Short Distance, Long Day

This morning was foggy and just above freezing.  There was frequent rain until midafternoon.  Ah, well.  We accept conditions as we find them.

Jonathan brightened our morning.  He is an engineer from Oxford, England.  He attended a Silicon Valley conference and stayed on to see a bit of California.

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He and Jeffrey talked about the American and European approaches to immigration and asylum.  Jonathan said that America’s current image abroad is one of hard-right insensitivity, but the Americans he meets belie that image.  Jeffrey suggested that the problem is politics, that the U.S. government is dominated by an unrepresentative minority.  For the second time in two days, Jeffrey explained the Electoral College.

Here are some scenes from the countryside.  The white dots in the photo in the lower center are sheep.  Click on any photo to enlarge it.

Two of these photos are of vultures.  There were many more nearby.  A coyote . . .

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. . . and a powerful stench suggested that these animals had gathered to feast.

Wyatt is an artist in Point Reyes Station.

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He was about to paint a mural in connection with a conference on sustainability and happiness.  He and Jeffrey talked about compassion for immigrants, and the importance of the arts.  More art, more artists, less cruelty, perhaps.

Kenny, a Marin County deputy sheriff, pulled over to chat.

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Kenny is kind.  He doesn’t like that asylum applicants are unrepresented, that ICE and The System break up families and send our neighbors away.  As a good officer, though, he thinks laws should be enforced until they are changed.  But Jeffrey pointed out that our government has become incapable of reflecting the will of the American people: thus we are stuck with bad laws that (e.g.) hurt the “Dreamers” (unauthorized immigrants brought to the U.S. as children) and give civilians easy access to military-grade weapons.  Real police like Kenny use common sense when enforcing laws; for example, they don’t issue tickets for driving 59 mph in a 55 mph zone.  Fake police—ICE agents—enforce immigration violations with zero tolerance.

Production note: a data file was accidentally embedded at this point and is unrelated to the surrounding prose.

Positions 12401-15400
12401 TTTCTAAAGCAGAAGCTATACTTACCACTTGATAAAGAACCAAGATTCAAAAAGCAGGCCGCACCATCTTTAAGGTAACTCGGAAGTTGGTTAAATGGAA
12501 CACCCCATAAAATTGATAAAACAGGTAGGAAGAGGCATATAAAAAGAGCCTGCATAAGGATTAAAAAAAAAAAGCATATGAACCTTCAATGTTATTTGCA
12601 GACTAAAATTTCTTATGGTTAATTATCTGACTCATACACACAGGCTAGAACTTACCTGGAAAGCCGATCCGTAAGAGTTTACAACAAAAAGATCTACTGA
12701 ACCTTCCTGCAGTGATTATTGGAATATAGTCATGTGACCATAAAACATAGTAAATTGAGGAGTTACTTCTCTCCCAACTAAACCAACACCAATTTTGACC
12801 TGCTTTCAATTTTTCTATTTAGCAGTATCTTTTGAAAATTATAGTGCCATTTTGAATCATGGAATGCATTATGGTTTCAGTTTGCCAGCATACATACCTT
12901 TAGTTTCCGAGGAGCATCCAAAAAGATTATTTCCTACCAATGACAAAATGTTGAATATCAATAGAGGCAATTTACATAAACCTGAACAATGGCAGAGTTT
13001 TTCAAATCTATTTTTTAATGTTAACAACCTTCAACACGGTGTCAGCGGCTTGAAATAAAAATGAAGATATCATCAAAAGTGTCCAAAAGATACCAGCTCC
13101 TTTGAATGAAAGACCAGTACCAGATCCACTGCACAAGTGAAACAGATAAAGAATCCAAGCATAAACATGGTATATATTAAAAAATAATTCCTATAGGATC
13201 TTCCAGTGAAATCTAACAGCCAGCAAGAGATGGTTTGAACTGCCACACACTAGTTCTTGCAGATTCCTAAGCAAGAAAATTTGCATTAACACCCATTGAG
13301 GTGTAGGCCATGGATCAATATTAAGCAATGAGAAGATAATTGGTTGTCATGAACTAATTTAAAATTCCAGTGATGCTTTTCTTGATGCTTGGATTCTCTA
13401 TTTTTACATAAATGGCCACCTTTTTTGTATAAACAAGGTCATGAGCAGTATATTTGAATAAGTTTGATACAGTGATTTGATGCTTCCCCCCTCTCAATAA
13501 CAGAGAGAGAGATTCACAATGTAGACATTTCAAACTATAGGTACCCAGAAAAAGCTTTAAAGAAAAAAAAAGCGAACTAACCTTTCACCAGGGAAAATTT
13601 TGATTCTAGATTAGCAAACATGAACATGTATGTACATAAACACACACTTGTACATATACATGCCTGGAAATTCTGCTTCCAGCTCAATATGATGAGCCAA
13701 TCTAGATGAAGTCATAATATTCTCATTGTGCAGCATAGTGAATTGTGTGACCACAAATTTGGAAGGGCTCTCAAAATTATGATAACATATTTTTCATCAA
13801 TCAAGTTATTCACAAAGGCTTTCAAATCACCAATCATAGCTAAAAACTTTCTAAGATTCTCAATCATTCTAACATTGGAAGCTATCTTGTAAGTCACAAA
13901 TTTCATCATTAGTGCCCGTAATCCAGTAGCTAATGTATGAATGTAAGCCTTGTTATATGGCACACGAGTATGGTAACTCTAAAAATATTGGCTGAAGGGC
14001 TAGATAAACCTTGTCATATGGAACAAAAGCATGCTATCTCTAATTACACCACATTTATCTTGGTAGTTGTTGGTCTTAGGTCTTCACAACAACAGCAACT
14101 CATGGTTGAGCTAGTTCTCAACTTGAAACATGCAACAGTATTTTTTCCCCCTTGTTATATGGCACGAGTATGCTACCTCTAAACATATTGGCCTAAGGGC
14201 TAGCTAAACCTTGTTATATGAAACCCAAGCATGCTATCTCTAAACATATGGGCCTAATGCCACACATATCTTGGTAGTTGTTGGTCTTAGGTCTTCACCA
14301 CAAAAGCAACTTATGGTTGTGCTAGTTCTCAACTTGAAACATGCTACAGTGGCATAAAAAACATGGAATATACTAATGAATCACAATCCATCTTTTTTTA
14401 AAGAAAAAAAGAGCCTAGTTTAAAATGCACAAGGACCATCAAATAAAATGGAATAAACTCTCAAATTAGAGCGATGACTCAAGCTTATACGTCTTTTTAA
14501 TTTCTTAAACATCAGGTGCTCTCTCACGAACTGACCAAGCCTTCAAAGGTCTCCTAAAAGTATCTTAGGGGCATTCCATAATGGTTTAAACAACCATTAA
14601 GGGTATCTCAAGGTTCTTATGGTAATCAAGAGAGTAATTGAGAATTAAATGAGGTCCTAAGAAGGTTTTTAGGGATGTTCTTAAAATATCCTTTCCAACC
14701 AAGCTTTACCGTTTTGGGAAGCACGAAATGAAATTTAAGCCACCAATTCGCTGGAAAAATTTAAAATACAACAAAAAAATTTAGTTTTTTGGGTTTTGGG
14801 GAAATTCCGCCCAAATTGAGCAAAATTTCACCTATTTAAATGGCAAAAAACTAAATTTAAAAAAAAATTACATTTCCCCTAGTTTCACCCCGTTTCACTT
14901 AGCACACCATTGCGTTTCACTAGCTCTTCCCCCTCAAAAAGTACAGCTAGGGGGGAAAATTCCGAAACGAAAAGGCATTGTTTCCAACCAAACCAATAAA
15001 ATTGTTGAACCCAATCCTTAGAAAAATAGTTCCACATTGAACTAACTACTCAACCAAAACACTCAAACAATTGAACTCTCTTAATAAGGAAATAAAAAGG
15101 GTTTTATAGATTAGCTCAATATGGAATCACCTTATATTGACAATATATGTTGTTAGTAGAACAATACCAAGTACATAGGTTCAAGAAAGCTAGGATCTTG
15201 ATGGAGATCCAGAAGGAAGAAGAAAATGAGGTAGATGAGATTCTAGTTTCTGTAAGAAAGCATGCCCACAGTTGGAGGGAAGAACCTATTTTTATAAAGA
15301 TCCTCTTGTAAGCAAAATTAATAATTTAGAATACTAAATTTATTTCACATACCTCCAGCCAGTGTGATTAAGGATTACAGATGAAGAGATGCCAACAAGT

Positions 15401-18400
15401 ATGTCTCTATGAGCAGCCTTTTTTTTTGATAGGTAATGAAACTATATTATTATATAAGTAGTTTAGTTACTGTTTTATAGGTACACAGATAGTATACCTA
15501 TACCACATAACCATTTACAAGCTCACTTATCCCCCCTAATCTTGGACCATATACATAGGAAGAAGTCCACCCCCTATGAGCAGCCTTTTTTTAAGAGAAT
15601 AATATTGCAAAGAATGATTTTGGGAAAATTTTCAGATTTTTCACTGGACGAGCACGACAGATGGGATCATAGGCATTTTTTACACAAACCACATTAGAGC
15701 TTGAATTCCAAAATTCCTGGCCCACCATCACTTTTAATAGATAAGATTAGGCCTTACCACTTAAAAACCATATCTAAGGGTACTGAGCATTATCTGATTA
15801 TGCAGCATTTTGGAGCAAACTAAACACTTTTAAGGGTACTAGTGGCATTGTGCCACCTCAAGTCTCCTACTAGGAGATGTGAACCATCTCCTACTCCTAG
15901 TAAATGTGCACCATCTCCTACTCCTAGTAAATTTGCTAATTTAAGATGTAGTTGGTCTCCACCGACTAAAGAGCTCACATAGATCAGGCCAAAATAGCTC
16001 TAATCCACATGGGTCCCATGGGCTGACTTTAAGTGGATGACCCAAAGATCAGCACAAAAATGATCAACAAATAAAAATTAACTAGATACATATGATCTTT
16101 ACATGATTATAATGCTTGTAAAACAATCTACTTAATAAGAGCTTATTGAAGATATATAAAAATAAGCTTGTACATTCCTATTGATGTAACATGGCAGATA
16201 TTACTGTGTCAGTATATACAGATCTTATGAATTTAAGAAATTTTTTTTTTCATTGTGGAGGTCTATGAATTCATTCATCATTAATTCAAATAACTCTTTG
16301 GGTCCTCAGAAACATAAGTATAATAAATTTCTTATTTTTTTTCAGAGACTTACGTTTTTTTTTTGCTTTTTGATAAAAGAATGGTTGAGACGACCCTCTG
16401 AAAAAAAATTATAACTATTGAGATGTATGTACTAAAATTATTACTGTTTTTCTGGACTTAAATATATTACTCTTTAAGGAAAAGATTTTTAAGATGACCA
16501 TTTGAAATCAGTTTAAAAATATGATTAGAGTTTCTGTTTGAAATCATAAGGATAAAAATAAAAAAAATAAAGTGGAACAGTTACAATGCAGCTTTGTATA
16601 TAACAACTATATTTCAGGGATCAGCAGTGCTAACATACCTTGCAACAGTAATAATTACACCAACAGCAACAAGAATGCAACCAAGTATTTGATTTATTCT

Jeffrey was tired and considered spending the night in the hamlet of Tomales, but after he decided to put some more miles in the bank, Nancy secured us a hotel room in the next town.  Jeffrey’s choice had consequences.  It took us two full hours to climb and descend 7 miles of hills, and to navigate a detour after Jeffrey saw TWO of these signs.

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Something bicycle-unfriendly must have been over the hill.

At last we reached Valley Ford, 37 miles from today’s start, 121 miles from San Jose.

At the top of the last hill, we met Filipe, a Mexican immigrant justly proud that he learned English.  He had stopped to close a gate so a neighbor’s cattle couldn’t stray.

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Filipe, on his way to work, took the time to talk.  He asked about the Ride.  He told us that Marin County is crawling with ICE agents but it is an agricultural center that needs its foreign workers.  Filipe wants kindness and common sense to be part of immigration law.  He gave Jeffrey a restaurant recommendation; Jeffrey went to the restaurant, gave Filipe’s regards to Enrique and Dolores as instructed, and refueled to chauffeur me another day.

(P.S. – We didn’t snap his photo, but Joe, a transplanted New Englander who owns a carpet company, approached us in Valley Ford.  Jeffrey explained our mission.  On the spot, Joe gave a nice donation to Human Rights First.  Our new Oxford friend Jonathan would recognize Joe as a real American.)

 

 

 

4 thoughts on “Short Distance, Long Day

  1. Thank you for keeping us informed about your ride–the scenery is beautiful and you strike up interesting conversations. I’m with Nancy, take it easy!

  2. Dear Joey, please tell Jeffery how proud we all are of him. This is truly impressive and moving.
    In Solidarity, your friends Barbara and John Robeson

  3. You guys just rode through Inverness, where the Other Heller ladies spent a beautiful long weekend in February. I think I recognize Tomales Bay — so gorgeous. Be well and be careful.

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